It is arguable (although you would lose the argument) that sledging can be traced back to Eqypt around 1000 BC during the reign of the Pharaoh Huptulluptiptothroughthetulips. At the time, the Pharaoh was building (or having built – lets be honest, this prick didn’t lift a finger) a Pyramid as a monument to his massive ego and as storage for his collection of Hardy Boys novellas. Using tens of thousands of slaves (or aliens – just saying), the Pharaoh used extreme tactics to force his slaves (aliens) to work longer hours, for less food and in quicker time. Of course, the Pharaoh used time honoured methods such as whips, chains, hungry echidnas and Workchoices, but he also used what he liked to call “Mental Dissintergration”, except he said it in hieroglyphics. Directed at the slaves (aliens), he would say things like “You are not worthy to lick the spittle of Ra’s golden face” and “camel fucker”. This may have caused the slaves (aliens) to work harder, or it may have just pissed them off (or it may have induced them to fuck camels). I guess we will never know. But what we do know is that it pissed them off and they eventually overthrew the Pharaoh and had him thrown in the Nile weighed down by nine feathers. Needless to say, the Pharaoh survived and the slaves (aliens) did not.

However, what we would consider modern sledging began in the sleepy English town of Stratford upon Avon Calling in the 13th Century, and was named after William Sledge, a known poet, playwright and IT Consultant. At the time the townspeople played a kind of sport called Peedling which involved a ball and a stick. The player with the stick would urinate on the ball and then hit the ball with the stick. The aim was to get some of your urine on to the opposing player (for the game was played betwixt two). The wettest and most oderous player after two hours was judged the loser. It is worth noting that the level of oderousness of a given play was difficult to judge, because players, officials, spectators and sponsors alike all gave off rather robust aromas of their own.

Young Will Sledge was fond of shouting profanities from the sideline to distract the players, such as “This is a most disgusting game. Why don’t you fashion a flat faced bat and a round leather ball and throw the ball at the holder of the bat in a round armed fashion and shout ‘Howzat’?” and also “Have you tried turning the computer off at the wall?”. This would sometimes cause the player with the stick and ball to momentarily look up and lose his aim, which would invariably result in him urinating on his shoes (or in some cases on a passing hungry echidna).

Sledge was beaten to death, ironically with a flat faced bat, but not before the participants of Peedling realised the value of a good “sledge”. Not only would their opponent suffer wet shoes, but they themselves were unlikely to get covered in piss because there was hardly any on the ball. Soon enough, clever pissing was not enough to ensure a win, as player after player used sledgeing to distract their opponent. It is apparent from studying written records of the time that sledges were not committed to writing. This may have been because the sledgers were fearful of defamation proceedings being brought against them.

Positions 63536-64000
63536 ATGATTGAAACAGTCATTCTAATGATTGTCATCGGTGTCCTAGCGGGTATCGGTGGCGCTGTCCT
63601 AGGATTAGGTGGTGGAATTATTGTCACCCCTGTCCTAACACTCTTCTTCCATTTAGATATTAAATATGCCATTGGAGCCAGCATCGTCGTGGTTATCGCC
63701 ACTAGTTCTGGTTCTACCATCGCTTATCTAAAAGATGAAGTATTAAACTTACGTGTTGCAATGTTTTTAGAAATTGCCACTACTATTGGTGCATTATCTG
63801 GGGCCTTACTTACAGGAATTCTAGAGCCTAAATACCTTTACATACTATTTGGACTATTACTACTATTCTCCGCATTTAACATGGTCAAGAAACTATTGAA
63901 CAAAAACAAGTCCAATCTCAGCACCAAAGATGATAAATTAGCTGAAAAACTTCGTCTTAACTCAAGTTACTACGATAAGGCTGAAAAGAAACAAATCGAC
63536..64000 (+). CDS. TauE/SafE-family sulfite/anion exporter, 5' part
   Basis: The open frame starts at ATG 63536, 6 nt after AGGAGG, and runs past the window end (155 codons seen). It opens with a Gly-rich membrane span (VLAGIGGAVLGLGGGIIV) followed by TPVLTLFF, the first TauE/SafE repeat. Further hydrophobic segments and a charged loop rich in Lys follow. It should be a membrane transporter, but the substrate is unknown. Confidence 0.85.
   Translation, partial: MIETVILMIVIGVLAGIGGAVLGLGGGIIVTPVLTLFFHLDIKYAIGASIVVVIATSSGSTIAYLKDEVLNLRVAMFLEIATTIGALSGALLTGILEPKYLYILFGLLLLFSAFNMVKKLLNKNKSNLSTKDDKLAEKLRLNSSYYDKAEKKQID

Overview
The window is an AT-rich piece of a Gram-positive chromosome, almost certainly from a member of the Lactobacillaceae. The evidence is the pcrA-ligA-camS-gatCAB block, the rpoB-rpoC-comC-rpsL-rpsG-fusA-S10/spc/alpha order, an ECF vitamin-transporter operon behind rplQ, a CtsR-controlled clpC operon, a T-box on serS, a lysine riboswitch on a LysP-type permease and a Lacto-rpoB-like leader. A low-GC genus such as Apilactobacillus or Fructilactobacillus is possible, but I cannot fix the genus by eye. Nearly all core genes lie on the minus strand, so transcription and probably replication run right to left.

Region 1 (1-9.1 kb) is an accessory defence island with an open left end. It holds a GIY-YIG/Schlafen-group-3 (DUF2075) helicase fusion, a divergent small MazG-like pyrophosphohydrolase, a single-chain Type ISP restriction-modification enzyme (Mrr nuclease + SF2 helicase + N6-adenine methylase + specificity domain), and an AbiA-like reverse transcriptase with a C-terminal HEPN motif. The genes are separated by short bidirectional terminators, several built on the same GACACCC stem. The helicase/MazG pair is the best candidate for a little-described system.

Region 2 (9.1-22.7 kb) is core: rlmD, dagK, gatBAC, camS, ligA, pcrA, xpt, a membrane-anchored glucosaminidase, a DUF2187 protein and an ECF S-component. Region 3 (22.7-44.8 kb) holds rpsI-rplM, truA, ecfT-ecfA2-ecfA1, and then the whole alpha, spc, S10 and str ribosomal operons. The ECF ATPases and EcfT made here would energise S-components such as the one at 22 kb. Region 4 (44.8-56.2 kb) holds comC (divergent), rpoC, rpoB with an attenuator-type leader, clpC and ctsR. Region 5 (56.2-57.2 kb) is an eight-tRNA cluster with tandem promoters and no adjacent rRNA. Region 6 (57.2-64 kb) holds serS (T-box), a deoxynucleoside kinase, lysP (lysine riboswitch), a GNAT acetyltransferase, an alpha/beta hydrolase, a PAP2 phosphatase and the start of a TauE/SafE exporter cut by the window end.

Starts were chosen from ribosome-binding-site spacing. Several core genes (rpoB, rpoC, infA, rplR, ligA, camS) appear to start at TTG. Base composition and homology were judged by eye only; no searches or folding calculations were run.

The art of sledging began to grow in popularity. It was imported into Scotland on the back of Edward II’s Tour of Scotland (popularly know as the “Black Ice Tour”) and was picked up by the Scottish leader Robert the Bruce McAvaney. The Bruce McAvaney used to taunt the English Longbow Archers, with abusive statements such as “Ye Olde Bottle Shoppe sells no bottles” and “Thou hast bewitched thine hand  with immoral self abuse” (later shortened to “wanker”). Edward II, who was known to favour a certain gentleman of his Court more than others (ie Piers Gaveston), was ill equipped to deal with the taunts that were thrown his way. The Bruce McAvaney had ordered his men to tie small bits of paper to their arrows, with words on the paper reading “Edward II: Gayer than Ricky Martin”. Edward II, rather than face the continued abuse, offered the members of his Court the choice of either shoving a red hot iron or an hungry echidna up his bottom (the red hot iron bit is actually true, although it wasn’t by choice).

The usefulness of sledgeing was becoming apparent, and it was during the reign of Henry V and the second part of the Hundred Years War that sledging truly developed into an art form. Henry V was part warrior and part Christian Fundamentalist, and as such lacked any semblance of a sense of humour (George W Bush anyone). During his childhood, he is said to have ordered the beheading of his wet nurse on account of her constantly exposing her breasts to him. As a teenager, he had a Court Jester hung upside down in a vat of pigs entrails (normally used to forecast the weather) until the Jester admitted that he did not find Nick Giannopolous funny. However, humourless though he was, Henry V was aware of the power of sledging and had seen its efficacy in action. One day, whilst walking his favourite ducks Kevin, Bloody and Wilson, he stumbled upon a game of Pisfertingaroond. In this game, two teams of five would face each other and run at each other at extreme speed, each team member clashing with his opposite number. The team with the most members who remained conscious were declared the winners. Almost always the team with the larger players would win. However, on this particular day, Henry V noticed something unusual. The smaller team, prior to taking off towards their opponents, began shouting things across the field. He heard chants such as, “Robert Hughes was your TV father” and “You are the package in ‘Tony Abbott’s health package'”. Henry V thought the larger players looked distracted and noticed that when the two teams clashed, the small players all remained conscious, while the large players all had daggers protruding from their groins. Clearly the hurtful words had distracted the larger players sufficiently to allow the smaller players to shiv them.